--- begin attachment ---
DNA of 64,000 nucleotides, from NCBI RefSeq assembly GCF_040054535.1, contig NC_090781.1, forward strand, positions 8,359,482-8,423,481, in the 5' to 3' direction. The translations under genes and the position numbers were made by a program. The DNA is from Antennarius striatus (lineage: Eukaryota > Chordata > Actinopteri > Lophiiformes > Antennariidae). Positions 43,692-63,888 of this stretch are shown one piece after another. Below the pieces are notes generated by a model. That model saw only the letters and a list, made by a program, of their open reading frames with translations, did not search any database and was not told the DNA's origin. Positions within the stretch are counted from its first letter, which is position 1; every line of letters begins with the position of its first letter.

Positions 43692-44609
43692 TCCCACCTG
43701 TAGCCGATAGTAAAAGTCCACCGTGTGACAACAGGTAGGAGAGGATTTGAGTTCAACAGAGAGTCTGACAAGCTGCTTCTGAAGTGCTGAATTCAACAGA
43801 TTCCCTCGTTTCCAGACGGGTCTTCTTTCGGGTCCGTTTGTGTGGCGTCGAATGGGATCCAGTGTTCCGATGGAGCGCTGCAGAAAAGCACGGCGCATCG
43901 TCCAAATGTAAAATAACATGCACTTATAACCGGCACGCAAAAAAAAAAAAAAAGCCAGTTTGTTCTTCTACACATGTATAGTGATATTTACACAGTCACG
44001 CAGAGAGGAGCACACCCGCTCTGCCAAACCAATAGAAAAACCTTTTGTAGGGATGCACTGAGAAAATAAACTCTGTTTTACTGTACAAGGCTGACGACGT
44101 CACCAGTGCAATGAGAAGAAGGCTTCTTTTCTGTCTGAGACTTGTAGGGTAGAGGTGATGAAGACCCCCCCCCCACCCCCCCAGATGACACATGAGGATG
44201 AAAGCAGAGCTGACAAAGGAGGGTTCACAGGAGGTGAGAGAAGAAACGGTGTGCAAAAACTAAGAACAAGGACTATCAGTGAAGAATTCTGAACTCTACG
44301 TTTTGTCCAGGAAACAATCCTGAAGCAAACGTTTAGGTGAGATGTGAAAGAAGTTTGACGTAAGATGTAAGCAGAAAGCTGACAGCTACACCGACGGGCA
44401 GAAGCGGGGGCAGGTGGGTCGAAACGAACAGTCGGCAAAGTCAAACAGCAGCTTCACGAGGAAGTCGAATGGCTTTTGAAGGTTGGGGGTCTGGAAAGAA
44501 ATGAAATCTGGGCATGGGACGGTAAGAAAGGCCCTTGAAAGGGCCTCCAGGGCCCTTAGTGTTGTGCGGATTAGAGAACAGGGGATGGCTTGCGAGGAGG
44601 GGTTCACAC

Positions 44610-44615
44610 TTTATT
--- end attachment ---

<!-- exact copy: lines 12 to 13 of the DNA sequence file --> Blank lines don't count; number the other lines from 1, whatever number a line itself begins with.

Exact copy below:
44501 ATGAAATCTGGGCATGGGACGGTAAGAAAGGCCCTTGAAAGGGCCTCCAGGGCCCTTAGTGTTGTGCGGATTAGAGAACAGGGGATGGCTTGCGAGGAGG
44601 GGTTCACAC